Super Cyclone Amphan

We have supported families in India who have been badly affected by the devastating cyclone


In mid-May 2020, Cyclone Amphan tore through coastal regions of Bangladesh and north-east India. It was the strongest tropical cyclone to strike the River Ganges Delta since 1999.

The storm wreaked havoc, with winds of up to 185 km/h along with heavy rain and sea surges. It destroyed houses and crops and cut power supplies to cities and towns.

In India alone, 1.7 million homes were destroyed. Families in the states of West Bengal and Odisha were affected the worst.

People have struggled to rebuild lost livelihoods and find reliable food sources. And with coronavirus cases in India increasing, it was vital for families to have the space to self-isolate and avoid sharing items like cooking sets.


Thanks to our global supporters, and together with our partner Habitat for Humanity India, 1,400 families in the Sundarbans have received emergency aid. This is one of the areas worst hit by Amphan.

Families have received shelter kits to enable them to repair or replace damaged and destroyed homes.

They also received blankets, sleeping mats, mosquito nets, kitchen sets, and hygiene kits with soap, buckets, and face masks.

We have prioritized vulnerable families who need help the most. This included single-parent households, communities marginalized from society and those living in extreme poverty.


Shelter kits have been provided to enable families to repair or replace damaged and destroyed homes.

Families have also received blankets, sleeping mats, mosquito nets, kitchen sets and hygiene kits with soap, buckets and face masks.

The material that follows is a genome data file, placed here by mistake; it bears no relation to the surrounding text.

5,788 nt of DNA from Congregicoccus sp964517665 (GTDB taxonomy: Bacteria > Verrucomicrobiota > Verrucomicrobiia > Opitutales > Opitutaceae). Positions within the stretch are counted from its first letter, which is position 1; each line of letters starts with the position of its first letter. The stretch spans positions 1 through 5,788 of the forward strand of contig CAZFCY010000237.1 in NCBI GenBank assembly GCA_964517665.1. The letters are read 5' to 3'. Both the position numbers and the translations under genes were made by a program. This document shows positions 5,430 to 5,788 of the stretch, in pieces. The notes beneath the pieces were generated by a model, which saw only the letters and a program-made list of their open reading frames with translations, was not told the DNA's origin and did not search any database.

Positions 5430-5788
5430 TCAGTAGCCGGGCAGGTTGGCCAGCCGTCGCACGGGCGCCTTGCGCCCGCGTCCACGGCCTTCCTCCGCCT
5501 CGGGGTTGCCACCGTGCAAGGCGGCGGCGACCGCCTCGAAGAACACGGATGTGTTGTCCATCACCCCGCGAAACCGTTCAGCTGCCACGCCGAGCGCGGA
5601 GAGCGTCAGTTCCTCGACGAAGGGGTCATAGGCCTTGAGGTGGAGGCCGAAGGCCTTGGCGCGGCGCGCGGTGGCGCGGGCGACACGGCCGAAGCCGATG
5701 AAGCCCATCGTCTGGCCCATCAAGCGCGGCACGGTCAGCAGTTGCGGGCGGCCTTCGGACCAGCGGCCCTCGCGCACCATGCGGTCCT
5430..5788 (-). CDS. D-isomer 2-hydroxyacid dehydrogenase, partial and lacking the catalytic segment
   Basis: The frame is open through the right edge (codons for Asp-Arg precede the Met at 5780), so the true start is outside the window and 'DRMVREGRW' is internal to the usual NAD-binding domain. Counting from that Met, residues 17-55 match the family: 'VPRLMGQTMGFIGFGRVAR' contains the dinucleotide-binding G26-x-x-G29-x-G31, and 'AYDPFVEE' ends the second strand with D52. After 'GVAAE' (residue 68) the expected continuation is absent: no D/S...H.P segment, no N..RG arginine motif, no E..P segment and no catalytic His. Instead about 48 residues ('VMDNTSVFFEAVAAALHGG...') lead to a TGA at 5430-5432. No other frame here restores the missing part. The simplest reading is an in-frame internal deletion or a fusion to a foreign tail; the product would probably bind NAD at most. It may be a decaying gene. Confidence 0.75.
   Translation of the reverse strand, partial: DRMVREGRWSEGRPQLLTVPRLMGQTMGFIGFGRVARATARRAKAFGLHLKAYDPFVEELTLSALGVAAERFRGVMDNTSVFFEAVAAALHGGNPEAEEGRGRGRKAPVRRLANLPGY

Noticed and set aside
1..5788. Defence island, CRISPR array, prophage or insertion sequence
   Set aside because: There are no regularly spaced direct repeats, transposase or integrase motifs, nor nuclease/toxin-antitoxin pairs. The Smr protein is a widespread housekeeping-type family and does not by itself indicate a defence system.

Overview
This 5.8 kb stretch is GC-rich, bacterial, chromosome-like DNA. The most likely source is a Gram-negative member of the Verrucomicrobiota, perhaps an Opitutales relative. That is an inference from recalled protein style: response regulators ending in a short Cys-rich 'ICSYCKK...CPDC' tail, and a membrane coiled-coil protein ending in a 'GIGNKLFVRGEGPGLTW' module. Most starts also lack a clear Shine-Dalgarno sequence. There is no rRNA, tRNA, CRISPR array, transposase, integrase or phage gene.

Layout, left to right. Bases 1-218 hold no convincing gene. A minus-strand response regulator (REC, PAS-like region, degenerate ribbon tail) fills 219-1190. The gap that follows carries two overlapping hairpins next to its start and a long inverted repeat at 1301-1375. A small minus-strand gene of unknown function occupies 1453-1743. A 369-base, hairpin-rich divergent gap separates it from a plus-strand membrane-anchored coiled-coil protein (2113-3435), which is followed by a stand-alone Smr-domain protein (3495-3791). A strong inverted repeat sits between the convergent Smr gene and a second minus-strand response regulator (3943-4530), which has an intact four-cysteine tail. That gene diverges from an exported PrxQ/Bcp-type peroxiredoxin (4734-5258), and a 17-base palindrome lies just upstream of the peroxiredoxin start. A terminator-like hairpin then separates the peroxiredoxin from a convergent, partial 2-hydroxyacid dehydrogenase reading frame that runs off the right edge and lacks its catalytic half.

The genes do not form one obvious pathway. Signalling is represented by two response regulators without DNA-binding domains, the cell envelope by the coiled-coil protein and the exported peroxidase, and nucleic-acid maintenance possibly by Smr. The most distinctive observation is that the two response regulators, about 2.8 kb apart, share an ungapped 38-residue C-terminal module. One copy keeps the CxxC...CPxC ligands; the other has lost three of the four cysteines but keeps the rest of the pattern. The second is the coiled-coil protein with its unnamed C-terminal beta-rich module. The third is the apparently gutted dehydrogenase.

These everyday items will help people keep themselves safe from coronavirus and begin to think about the future.

Through our partner Habitat for Humanity India, we have delivered the aid and provided information for families on how best to use it.

We’ve also run remote training, including sharing our expertise on framing and bracing techniques using bamboo, the building material most commonly used in these communities.

Families were able to build stronger, more durable shelters to help them face the challenges of the following months.

How does shelter save lives during coronavirus?

Coronavirus is a deadly risk for vulnerable families who have lost their homes. But shelter can save lives by:

  • Helping families to self-isolate and stay as healthy as possible
  • Helping to adapt or expand a vulnerable family’s home to ease overcrowding and allow social distancing
  • Helping people move from evacuation centres where families live close together
  • Helping to reduce sharing of essential household items between families

By slowing the spread of the virus, shelter can save lives. You can give people shelter by supporting us today.

You can help

It’s not just families in India who need your support right now. From Syria, to Ethiopia, to the Philippines – conflicts, disasters and coronavirus have left thousands homeless and vulnerable.

If we act now, we can help limit the spread of coronavirus.